Genome sequencing of 430,000-year-old fossils found in the Sima de los Huesos cave in Spain has revealed that Neanderthals split into a separate species much earlier than previously thought, possibly as early as 700,000 years ago, instead of 400,000 years ago, media report. Palaeogeneticist Matthias Meyer from the Max Planck Institute for Evolutionary Anthropology spent two years trying to sequence enough DNA to determine the species that the fossils belonged two and announced his findings at the Fifth Annual Meeting of the European Society for the Study of Human Evolution.
The fossils at Sima de los Huesos were first discovered in the 1990s and consisted of thousands of pieces of bone and teeth, belonging to 28 different individuals, writes Ann Gibbons for Science. Initially, the researchers who found them thought they belonged to early Neanderthals but later found there were some inconsistencies, so the fossils were classified as belonging to Homo heidelbergensis, the species believed to have given rise to both the Neanderthals and modern humans. Homo heidelbergensis lived in Europe, Asia, and Africa around 600,000 to 250,000 years ago, according to the Science report. Later, however, tracing the origins of these fossils became complicated.
Two years ago, analysis of mitochondrial DNA – the non-nuclear genetic information in the cell that is inherited on the maternal side only and is very useful in tracing a person’s ancestry – revealed that the Sima de los Huesos fossils did not have as much in common with Neanderthals as they did with another ancient hominin species, the Denisovans. Researchers suggested that the inhabitants of the Sima de los Huesos cave had interbred with Denisovans or maybe that this Denisovan mitochondrial DNA actually belonged to a common ancestor, possibly Homo erectus.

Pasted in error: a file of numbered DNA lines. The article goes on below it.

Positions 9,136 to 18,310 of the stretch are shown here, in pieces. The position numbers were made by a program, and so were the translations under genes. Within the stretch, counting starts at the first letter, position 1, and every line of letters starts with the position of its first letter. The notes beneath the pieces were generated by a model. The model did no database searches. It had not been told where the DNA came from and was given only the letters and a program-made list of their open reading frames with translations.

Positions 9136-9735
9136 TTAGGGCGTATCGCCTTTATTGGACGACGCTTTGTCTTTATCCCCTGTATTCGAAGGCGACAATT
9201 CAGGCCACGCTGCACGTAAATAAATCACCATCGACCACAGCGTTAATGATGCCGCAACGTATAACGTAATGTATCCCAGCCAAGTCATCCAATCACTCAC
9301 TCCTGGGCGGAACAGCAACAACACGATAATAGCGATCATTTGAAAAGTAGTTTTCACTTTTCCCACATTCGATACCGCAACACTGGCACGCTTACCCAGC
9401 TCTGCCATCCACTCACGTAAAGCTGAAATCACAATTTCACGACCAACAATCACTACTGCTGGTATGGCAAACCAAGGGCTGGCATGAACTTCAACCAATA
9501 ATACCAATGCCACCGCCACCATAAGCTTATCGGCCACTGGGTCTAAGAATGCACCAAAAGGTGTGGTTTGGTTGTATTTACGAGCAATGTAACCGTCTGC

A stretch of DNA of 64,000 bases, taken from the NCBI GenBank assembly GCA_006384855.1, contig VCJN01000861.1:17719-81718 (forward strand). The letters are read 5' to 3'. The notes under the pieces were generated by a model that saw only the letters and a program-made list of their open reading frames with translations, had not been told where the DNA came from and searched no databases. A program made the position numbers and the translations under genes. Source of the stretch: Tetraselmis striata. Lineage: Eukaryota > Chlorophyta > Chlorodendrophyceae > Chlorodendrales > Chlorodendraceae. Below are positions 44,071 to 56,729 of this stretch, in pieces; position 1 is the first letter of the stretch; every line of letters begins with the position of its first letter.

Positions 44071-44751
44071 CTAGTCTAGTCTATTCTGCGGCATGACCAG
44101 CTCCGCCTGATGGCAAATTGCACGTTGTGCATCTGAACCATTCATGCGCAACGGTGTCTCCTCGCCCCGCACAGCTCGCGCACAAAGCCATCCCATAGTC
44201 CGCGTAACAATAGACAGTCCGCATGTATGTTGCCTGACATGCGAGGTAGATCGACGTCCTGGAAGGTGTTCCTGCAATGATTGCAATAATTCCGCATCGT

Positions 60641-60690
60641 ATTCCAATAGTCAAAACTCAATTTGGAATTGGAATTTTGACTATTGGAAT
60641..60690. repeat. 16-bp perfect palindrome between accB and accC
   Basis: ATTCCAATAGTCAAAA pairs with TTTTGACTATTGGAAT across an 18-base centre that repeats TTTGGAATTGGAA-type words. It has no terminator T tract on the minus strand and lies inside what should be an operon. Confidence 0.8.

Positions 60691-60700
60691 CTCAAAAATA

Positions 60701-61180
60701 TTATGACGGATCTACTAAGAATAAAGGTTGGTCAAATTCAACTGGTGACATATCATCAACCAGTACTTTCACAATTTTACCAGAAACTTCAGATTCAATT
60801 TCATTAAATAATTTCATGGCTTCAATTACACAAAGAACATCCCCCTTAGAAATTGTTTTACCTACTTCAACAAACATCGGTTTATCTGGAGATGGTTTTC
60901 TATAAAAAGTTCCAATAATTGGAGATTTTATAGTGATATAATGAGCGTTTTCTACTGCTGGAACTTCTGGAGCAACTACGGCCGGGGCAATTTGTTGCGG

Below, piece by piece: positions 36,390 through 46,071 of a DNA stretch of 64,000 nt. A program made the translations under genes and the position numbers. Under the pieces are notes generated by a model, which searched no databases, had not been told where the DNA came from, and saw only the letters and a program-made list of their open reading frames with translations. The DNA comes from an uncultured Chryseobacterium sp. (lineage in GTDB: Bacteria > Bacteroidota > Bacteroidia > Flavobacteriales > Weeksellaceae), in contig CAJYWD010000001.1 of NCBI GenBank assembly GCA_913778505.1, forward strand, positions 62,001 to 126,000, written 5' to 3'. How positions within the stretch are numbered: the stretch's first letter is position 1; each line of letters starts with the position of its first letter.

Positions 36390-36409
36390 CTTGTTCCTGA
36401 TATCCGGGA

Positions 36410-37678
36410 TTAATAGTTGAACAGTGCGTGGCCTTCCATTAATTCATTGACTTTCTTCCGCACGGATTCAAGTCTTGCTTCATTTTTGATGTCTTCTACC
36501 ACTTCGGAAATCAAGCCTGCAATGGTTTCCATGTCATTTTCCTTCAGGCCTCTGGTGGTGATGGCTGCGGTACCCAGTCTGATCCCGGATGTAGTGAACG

This is when the Max Planck Institute of Human Evolution joined the study and tried to extract and sequence nuclear DNA to settle the matter. This took two years, with Matthias Meyer’s team focusing on a tooth and a leg bone fossil from which they managed to extract enough fragments to work with. According to Meyer, they got as many as a couple of million base pairs – not a lot but enough for a reasonable level of accuracy in the results, which were in the form of unique genetic markers for Neanderthals, modern humans, and Denisovans. What these results showed was that the occupants of the Sima cave had split from the ancestor they shared with the Denisovans more than 430,000 years ago and they were Neanderthals, the Mail Online quotes Meyer’s report from the meeting.
The implications of these results are that first of all, the Neanderthals are much older than previously believed, and also that the split between them and modern humans occurred much earlier. Talking about the findings to Mail Online, palaeoanthropologist Chris Stinger from the Natural History Museum in London said the results suggested modern humans and Neanderthals split around 650,000 years ago, while Neanderthals and Denisovans separated some 450,000 years ago. This constitutes a serious shake-up of the human evolution tree, adding further evidence to the idea that it was much more complex than previously believed.
Image courtesy of Wikimedia Commons user: Bjorn